Roe v. Wade will raise its ugly head again this week
This week, President Trump will announce a Supreme Court nomination. Based on news reports, he will pick from a list of extremely competent people. In other words, any of these men or women would have easily been approved years ago. Some would have likely been approved on a voice vote, as was the case with two of President Eisenhower’s nominations.
That was then and this is now. Welcome to politics since Roe v. Wade.
Back in 2005, David Brooks commented on the Samuel Alito hearings, the first of two of President George W. Bush’s nominations:
Justice Harry Blackmun did more inadvertent damage to our democracy than any other 20th-century American. When he and his Supreme Court colleagues issued the Roe v. Wade decision, they set off a cycle of political viciousness and counter-viciousness that has poisoned public life ever since, and now threatens to destroy the Senate as we know it.
When Blackmun wrote the Roe decision, it took the abortion issue out of the legislatures and put it into the courts. If it had remained in the legislatures, we would have seen a series of state-by-state compromises reflecting the views of the centrist majority that’s always existed on this issue. These legislative compromises wouldn’t have pleased everyone, but would have been regarded as legitimate.
Instead, Blackmun and his concurring colleagues invented a right to abortion, and imposed a solution more extreme than the policies of just about any other comparable nation.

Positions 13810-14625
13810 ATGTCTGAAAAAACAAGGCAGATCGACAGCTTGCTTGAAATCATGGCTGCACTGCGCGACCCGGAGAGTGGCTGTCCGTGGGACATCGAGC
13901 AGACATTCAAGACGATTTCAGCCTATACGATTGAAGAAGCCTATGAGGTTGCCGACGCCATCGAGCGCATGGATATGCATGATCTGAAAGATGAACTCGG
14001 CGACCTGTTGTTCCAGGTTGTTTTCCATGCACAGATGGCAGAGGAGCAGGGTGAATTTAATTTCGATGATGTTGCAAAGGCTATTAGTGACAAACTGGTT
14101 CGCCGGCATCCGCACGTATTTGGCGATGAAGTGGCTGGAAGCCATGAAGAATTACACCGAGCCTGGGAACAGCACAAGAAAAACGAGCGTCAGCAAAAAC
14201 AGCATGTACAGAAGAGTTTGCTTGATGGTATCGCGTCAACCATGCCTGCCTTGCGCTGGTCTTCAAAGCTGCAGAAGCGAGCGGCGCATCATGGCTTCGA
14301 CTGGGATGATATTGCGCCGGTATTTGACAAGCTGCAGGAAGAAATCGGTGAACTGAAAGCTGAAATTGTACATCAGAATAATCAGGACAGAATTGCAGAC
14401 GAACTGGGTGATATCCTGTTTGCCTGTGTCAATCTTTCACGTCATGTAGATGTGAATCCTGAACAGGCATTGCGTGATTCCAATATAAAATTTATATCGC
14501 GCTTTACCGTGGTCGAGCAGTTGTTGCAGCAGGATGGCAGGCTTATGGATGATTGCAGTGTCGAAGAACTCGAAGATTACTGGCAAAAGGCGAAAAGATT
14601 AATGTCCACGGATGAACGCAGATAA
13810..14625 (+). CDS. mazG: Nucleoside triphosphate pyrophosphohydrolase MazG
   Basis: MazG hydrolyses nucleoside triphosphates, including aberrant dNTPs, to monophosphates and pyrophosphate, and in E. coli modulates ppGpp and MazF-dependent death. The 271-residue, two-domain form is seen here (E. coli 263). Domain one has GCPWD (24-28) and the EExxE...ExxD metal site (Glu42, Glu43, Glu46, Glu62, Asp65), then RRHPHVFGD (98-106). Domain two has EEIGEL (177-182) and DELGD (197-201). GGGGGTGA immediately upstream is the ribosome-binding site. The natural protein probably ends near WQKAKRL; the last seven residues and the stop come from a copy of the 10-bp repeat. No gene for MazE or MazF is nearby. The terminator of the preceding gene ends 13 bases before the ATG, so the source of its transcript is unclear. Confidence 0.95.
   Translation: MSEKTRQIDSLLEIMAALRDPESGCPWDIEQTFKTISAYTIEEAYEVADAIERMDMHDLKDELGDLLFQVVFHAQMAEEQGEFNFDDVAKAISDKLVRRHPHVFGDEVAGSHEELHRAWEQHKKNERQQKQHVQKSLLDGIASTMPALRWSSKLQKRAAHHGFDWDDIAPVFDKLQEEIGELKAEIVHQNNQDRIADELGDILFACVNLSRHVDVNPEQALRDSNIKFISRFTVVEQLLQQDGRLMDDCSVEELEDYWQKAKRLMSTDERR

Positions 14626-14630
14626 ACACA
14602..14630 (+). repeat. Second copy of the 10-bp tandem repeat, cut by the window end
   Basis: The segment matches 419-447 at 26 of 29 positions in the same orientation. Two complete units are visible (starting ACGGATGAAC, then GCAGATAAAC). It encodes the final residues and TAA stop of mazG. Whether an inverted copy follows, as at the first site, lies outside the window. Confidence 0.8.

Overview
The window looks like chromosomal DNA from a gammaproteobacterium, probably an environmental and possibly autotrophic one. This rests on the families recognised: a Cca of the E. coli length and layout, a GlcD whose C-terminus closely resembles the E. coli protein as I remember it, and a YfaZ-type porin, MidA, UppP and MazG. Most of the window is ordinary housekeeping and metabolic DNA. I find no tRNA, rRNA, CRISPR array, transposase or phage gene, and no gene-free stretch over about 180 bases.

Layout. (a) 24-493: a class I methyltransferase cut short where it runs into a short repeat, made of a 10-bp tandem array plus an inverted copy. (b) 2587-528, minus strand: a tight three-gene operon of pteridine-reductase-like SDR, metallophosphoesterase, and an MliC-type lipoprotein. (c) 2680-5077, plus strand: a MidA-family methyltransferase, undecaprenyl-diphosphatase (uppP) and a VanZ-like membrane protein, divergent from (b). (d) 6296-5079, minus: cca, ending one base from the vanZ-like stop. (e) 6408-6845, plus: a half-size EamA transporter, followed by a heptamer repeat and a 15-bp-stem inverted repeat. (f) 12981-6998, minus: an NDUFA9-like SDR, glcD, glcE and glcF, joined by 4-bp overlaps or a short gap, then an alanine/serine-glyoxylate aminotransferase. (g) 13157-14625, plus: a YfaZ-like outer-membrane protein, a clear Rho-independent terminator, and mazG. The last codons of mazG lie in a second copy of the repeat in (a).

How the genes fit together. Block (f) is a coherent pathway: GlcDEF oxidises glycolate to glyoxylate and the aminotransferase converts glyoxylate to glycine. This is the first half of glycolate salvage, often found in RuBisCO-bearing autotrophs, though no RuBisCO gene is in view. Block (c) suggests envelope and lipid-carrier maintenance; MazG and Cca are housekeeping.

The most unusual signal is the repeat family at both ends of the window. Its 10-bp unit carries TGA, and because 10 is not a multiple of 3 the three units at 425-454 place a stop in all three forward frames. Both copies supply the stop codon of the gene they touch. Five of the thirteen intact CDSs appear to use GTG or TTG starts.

Religious conservatives became alienated from their own government, feeling that their democratic rights had been usurped by robed elitists. Liberals lost touch with working-class Americans because they never had to have a conversation about values with those voters; they could just rely on the courts to impose their views. The parties polarized as they each became dominated by absolutist activists.
Unable to lobby for their pro-life or pro-choice views in normal ways, abortion activists focused their attention on judicial nominations. Dozens of groups on the right and left have been created to destroy nominees who might oppose their side of the fight. But abortion is never the explicit subject of these confirmation battles. Instead, the groups try to find some other pretext to destroy their foes.
And destroy your foes is exactly what we will see starting this week.
The Democrats are so invested in defending Roe v. Wade that every question will be about it. They will ask in hundred of ways about whether or not the nominee plans to overturn “settled law”.
Sorry, but the 1973 decision was an opinion not a law. We want to put abortion to the test of the law. We are the ones who would love to see a debate in legislatures from coast to coast on abortion and same sex marriage. Roe v. Wade killed any chance of the people crafting a law or compromise.
So get ready for the ugliest side of our politics, or another debate about abortion.